change from what you can change.

• Similar to the alcoholic’s creed that asks for

strength to change what can be changed, to

accept what cannot be changed, and to know the

difference.

• Dialectical tension and resolution (synthesis)

between accepting things the way they are

(thesis) and working for change (antithesis).

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Multiproblem Patients in Long-Term

Treatment

• CBT is usually given for 8 to 16 weeks.

• Efficacy has been evaluated in “pure” samples.

• DBT was developed as a long-term treatment (2

or more years) for highly comorbid patients.

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Emphasis on Therapeutic Relationship

• A strong working alliance is crucial when treating

suicidal and borderline patients.

• Behaviors (by the therapist as well as the

patient) that interfere with therapy have the

highest priority after suicidal behavior.

• The therapeutic relationship:

– Is a vehicle by which therapy is administered.

– Is also considered therapeutic by itself.

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Creating a Therapeutic Relationship

• Trust and attachment are augmented:

• Through warmth (e.g., Rogerian stance)

• Through appropriate self-disclosure (cf. Jourard)

– [Freudian therapists would never do this.]

• By validating the patient’s experiences.

– Including negative feelings about therapy.

– Explicitly identifying such feelings.

• Anticipating therapy-interfering behaviors.

• Being available by phone in between sessions.

– [Freudian therapists would never do this.]

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Dialectical Behavior Therapy:

Adaptations and new applications

Special Series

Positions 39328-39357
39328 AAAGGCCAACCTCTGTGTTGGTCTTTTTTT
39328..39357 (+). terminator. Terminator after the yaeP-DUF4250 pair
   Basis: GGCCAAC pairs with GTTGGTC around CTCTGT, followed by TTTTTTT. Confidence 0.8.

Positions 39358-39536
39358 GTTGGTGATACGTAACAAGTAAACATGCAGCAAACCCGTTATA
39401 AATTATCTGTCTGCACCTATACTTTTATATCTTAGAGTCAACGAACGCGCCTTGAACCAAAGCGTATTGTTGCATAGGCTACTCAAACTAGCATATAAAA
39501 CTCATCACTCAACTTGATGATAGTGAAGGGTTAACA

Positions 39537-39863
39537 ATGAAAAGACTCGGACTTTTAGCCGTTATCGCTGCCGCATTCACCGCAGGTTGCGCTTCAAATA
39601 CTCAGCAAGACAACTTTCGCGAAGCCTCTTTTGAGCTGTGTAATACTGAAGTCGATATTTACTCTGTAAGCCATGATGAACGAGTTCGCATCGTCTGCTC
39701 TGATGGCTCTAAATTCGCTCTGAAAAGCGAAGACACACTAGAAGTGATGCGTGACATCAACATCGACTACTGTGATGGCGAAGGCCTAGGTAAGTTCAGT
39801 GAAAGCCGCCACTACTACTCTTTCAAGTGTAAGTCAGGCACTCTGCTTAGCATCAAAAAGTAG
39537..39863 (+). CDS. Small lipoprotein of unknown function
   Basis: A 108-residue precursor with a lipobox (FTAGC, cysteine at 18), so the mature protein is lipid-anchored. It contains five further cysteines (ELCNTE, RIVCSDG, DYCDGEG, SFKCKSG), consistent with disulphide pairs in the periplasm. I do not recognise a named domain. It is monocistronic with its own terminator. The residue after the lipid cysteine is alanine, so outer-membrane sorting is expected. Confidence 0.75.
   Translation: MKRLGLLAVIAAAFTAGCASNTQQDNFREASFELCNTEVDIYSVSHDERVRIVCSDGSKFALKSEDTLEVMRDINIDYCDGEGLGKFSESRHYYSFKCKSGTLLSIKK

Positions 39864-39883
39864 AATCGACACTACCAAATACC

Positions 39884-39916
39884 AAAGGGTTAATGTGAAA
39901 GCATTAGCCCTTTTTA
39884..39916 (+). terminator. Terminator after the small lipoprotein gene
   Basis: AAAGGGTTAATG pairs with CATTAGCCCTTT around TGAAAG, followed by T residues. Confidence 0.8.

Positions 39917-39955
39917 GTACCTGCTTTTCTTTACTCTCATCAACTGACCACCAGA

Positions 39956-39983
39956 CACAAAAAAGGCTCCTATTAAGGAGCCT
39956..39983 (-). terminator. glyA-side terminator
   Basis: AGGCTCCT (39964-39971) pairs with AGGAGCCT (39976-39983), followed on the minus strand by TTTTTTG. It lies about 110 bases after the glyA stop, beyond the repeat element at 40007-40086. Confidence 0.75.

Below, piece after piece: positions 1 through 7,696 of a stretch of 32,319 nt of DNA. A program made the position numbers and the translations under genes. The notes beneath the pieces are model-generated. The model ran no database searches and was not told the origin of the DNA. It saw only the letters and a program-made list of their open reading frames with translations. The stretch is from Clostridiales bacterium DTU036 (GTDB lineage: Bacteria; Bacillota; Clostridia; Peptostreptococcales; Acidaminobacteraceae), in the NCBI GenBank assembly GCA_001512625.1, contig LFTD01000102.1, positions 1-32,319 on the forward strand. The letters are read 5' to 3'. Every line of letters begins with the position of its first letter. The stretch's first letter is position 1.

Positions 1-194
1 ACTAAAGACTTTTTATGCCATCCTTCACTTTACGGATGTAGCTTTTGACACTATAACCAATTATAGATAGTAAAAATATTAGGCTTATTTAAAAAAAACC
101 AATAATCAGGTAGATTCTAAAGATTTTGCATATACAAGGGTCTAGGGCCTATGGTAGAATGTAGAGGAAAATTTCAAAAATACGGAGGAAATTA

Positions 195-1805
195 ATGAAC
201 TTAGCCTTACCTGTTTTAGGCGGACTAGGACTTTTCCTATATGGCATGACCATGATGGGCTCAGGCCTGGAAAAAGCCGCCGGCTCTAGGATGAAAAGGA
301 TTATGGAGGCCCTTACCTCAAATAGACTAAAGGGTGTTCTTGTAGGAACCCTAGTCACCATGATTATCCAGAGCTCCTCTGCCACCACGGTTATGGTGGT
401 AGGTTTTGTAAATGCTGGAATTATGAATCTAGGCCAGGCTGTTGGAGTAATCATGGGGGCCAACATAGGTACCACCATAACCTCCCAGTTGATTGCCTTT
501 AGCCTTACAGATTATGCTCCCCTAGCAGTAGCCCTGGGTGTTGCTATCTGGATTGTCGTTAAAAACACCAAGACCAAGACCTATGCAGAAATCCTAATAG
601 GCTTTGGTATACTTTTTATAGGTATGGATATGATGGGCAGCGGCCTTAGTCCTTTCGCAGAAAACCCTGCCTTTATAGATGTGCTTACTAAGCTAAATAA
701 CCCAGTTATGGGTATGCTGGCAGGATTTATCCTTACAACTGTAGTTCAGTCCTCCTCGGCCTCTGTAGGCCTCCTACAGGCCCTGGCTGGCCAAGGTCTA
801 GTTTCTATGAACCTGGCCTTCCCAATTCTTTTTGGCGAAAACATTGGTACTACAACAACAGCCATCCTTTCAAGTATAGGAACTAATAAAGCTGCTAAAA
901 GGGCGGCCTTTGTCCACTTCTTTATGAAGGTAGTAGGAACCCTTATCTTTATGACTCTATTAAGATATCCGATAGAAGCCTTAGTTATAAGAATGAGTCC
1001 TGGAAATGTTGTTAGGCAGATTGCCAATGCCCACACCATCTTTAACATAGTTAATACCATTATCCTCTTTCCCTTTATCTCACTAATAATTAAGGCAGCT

Cognitive and Behavioral Practice

The second article is:

Rathus, J. H. & Miller, A. L. (2000). DBT for

adolescents: Dialectical dilemmas and secondary

treatment targets. Cognitive and Behavioral

Practice, 7, 425-434.


DBT Modifications to Treat Adolescents

• Shorten first phase from 1 year to 12-16 weeks.

• Including parents in the skills training groups to

enhance generalization and maintenance.

– Parents serve as coaches.

– Reduce invalidating home atmosphere.

• Including family into individual sessions when

familial issues are paramount.

• Reducing the number of skills taught

– to save time and

– learn each skill better

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DBT Modifications to Treat Adolescents

• Simplifying language on skills handouts.

• Formation of secondary behavioral treatment

targets and corresponding adolescent dialectical

dilemmas.

• The following three slides contain dialectical

dilemmas and corresponding secondary

treatment targets that have been modified for

working with adolescents and families.

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Dialectical Dilemmas and Treatment Targets

Dilemma

• Excessive Leniency vs.

Authoritarian Control

Treatment Target

• Increasing authoritative

discipline.

• Decreasing excessive

leniency.

• Increasing adolescent

self-determination.

• Decreasing authoritarian

control.

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Dialectical Dilemmas and Treatment Targets

Dilemma

• Normalizing Pathological

Behaviors vs.

Pathologizing Normative

Behaviors

Treatment Target

• Increasing identification of

pathological behaviors.

• Decreasing normalization

of pathological behaviors.

• Increasing recognition of

normative behaviors.

• Decreasing pathologizing

of normative behaviors.

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Dialectical Dilemmas and Treatment Targets

Dilemma